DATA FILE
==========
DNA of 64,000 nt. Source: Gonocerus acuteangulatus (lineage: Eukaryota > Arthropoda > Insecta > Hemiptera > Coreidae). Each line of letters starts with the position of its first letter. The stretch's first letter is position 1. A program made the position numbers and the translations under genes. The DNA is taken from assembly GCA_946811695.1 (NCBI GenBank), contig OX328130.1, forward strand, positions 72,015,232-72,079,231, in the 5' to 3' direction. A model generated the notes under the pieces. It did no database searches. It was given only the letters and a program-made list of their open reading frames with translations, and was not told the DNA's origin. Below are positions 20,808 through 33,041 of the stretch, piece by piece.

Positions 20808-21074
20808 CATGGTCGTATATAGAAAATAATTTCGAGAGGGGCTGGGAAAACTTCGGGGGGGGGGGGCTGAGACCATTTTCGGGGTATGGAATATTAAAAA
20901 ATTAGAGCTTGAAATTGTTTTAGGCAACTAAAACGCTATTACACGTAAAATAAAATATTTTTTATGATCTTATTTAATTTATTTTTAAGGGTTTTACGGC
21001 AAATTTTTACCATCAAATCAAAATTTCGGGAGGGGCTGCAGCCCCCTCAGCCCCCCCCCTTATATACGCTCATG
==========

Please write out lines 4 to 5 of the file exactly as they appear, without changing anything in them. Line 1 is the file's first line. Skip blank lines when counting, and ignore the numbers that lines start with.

20901 ATTAGAGCTTGAAATTGTTTTAGGCAACTAAAACGCTATTACACGTAAAATAAAATATTTTTTATGATCTTATTTAATTTATTTTTAAGGGTTTTACGGC
21001 AAATTTTTACCATCAAATCAAAATTTCGGGAGGGGCTGCAGCCCCCTCAGCCCCCCCCCTTATATACGCTCATG